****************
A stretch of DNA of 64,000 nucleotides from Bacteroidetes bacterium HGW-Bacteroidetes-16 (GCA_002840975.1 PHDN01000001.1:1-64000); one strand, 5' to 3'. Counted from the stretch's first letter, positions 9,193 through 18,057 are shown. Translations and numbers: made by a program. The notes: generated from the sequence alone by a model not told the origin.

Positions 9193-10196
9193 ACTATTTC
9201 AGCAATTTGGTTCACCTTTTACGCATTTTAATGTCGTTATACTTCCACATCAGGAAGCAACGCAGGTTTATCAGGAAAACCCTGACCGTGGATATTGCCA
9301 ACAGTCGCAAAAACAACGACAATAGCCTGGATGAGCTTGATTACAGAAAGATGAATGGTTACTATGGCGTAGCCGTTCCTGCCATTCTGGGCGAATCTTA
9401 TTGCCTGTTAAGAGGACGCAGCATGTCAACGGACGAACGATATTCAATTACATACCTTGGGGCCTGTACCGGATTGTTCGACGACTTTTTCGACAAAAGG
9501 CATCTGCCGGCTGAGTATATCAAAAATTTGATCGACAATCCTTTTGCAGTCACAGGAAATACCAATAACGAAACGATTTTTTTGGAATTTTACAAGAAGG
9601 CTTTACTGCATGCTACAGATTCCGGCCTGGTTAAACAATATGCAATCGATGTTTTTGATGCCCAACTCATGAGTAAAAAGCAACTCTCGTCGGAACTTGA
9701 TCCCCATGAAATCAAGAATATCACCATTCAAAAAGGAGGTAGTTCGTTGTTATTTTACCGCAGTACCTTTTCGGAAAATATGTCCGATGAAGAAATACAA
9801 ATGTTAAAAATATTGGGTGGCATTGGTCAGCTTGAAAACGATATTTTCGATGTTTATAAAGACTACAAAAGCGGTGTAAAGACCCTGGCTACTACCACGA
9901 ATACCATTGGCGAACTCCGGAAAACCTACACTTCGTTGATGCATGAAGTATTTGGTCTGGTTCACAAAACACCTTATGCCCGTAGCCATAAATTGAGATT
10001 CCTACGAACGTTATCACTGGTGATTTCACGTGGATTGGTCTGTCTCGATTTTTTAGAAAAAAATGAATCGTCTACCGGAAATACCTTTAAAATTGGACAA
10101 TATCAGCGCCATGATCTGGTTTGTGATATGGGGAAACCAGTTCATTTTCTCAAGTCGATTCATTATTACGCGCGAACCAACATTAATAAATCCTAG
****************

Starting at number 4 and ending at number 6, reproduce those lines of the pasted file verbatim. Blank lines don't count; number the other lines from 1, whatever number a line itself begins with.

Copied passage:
9201 AGCAATTTGGTTCACCTTTTACGCATTTTAATGTCGTTATACTTCCACATCAGGAAGCAACGCAGGTTTATCAGGAAAACCCTGACCGTGGATATTGCCA
9301 ACAGTCGCAAAAACAACGACAATAGCCTGGATGAGCTTGATTACAGAAAGATGAATGGTTACTATGGCGTAGCCGTTCCTGCCATTCTGGGCGAATCTTA
9401 TTGCCTGTTAAGAGGACGCAGCATGTCAACGGACGAACGATATTCAATTACATACCTTGGGGCCTGTACCGGATTGTTCGACGACTTTTTCGACAAAAGG